Vulnerability scanning and penetration testing each have their pros and cons. Vulnerability scanning has the advantage that it can be performed automatically and continuously at a lower cost, so that new security issues can be identified soon after they are introduced. Meanwhile penetration testing is usually performed on a consultancy basis, and it comes with time and cost overheads that can slow projects down, or be prohibitive in terms of how often testing is performed. However, manual pen testing performed by skilled and qualified professionals can discover security issues which are more complex or specific to the business, which require a human level of understanding to discover.
Each has their place, and if budget allows, it’s certainly a best practice to employ a combination of both. However, for organisations that are looking to get started with protecting their business for the first time, we recommend first setting up a vulnerability scanner and regularly testing your publicly exposed attack surface. This way of getting started makes most sense since penetration testers also make use of vulnerability scanners as part of their offering and there’s not a lot of value in paying a professional to tell you something you could have found out for yourself. Even more importantly, if you can only afford to run a penetration test once per year, you remain exposed to configuration mistakes and new vulnerabilities for the entirety of the time in between tests.
If you’re interested in reading more on this debate, we’ve written an article which discusses the differences between penetration testing and vulnerability scanning in more detail.
Getting started with vulnerability scanning
Defining the scope
In order to use a vulnerability scanner, you first need to know what you’re going to point it at. It might sound simple, but if you’re new to vulnerability scanning, you might find that there is no central record of the systems your organisation is responsible for. If that’s the case, it’s time to start keeping track – if you don’t know what you’ve got, you won’t be able to protect it!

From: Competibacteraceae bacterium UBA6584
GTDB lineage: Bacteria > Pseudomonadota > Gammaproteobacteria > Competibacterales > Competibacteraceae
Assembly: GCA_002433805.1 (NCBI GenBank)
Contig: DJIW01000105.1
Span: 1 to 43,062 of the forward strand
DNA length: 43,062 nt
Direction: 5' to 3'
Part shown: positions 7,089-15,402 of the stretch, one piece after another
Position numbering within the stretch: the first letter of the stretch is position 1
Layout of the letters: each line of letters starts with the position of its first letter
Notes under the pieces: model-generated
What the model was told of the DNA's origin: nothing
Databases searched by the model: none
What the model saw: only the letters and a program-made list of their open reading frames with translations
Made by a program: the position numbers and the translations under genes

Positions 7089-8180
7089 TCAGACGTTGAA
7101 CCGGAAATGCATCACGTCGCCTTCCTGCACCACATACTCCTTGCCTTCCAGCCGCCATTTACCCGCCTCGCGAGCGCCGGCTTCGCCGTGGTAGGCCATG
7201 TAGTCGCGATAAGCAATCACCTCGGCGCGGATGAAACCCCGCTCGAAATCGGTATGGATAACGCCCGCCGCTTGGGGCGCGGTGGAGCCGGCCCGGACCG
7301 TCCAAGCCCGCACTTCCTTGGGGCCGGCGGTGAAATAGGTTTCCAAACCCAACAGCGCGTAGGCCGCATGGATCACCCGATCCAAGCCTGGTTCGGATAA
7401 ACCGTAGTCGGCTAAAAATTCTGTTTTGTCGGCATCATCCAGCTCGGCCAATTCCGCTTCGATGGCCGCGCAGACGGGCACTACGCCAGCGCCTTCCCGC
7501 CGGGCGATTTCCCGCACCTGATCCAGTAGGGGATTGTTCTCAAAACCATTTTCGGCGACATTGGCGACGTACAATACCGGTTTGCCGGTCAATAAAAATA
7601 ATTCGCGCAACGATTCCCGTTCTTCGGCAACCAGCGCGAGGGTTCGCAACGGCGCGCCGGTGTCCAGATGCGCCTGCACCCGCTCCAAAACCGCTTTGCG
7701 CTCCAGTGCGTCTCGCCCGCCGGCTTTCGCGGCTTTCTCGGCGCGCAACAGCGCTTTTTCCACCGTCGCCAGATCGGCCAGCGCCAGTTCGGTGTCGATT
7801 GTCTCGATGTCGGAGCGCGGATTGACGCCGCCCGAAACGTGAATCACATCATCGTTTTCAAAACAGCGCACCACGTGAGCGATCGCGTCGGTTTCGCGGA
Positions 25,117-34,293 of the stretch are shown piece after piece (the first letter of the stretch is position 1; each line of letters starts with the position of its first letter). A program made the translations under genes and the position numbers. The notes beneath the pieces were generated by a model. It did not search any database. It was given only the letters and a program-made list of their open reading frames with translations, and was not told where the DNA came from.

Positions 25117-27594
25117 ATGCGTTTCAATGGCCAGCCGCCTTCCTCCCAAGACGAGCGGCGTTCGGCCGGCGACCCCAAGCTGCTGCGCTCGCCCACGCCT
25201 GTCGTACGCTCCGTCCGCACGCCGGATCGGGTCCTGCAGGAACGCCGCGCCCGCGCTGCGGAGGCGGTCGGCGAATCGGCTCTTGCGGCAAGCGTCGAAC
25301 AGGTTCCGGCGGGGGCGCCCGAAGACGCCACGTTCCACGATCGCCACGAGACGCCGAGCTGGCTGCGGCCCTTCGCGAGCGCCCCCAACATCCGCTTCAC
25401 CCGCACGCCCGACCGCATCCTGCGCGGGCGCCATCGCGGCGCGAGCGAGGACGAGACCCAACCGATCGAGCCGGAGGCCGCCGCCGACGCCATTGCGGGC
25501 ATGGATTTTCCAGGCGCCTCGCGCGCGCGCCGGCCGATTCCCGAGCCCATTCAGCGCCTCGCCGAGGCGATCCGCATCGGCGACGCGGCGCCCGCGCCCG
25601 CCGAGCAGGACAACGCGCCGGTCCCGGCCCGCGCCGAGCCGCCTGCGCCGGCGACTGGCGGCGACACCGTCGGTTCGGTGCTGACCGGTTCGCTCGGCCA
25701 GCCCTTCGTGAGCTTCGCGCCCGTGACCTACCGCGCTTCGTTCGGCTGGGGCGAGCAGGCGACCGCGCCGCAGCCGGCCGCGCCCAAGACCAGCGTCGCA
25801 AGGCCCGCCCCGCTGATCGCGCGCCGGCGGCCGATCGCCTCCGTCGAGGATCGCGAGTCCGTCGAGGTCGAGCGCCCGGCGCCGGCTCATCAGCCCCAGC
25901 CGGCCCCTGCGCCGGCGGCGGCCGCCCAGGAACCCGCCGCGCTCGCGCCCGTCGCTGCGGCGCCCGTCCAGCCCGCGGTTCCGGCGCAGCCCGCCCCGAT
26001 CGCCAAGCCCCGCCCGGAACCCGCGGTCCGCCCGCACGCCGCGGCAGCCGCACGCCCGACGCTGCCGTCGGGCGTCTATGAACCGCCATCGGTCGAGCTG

It’s good practice for organisations to keep a centralised record of the systems they have under management (commonly referred to as Asset Management). Keeping up to speed with your organisation as it grows or changes is essential. As new systems go live, or existing ones change their IP addresses or domains, keeping your documentation up to date will help make sure that systems don’t fall through the gaps, and miss out on all the hard work your scanner is putting into identifying your security weaknesses.
If you’re using modern cloud systems for some of your estate, then this may help somewhat, and modern vulnerability scanners will be able to hook into your cloud accounts to make this process seamless. However, you will undoubtedly have some systems that are outside this (employee devices and edge routers & firewalls at the very least), so it’s still a good idea to keep an asset register.
Now you know what you’ve got, how do you decide what to scan?
It’s common for organisations to deploy a range of systems, from laptops and workstations in the office or at home, to systems in cloud platforms like AWS, Azure, and Google Cloud. Deciding what to include in scanning can be hard work, but there’s multiple ways to tackle it. Here we present three strategies, exposure based, sensitivity based and coverage based:
Any of your systems which are publicly accessible over the internet are effectively available for attack 24 hours a day. As a result, these systems are scanned for vulnerabilities by attackers on a constant basis. In fact, even unskilled attackers can automatically scan the entire internet for weaknesses using freely downloadable tools.
Say for example your company is a tech startup and offers services over the internet to its customers. This could be via a website, or web application, or anything else hosted online. While access to these applications may be secured under normal circumstances, just one weakness or mistake occurring in one of these systems could lead to an immediate data breach. As these systems are the ones which are being scanned day-in day-out by attackers, ideally you need to be doing the same to find those security issues before they do.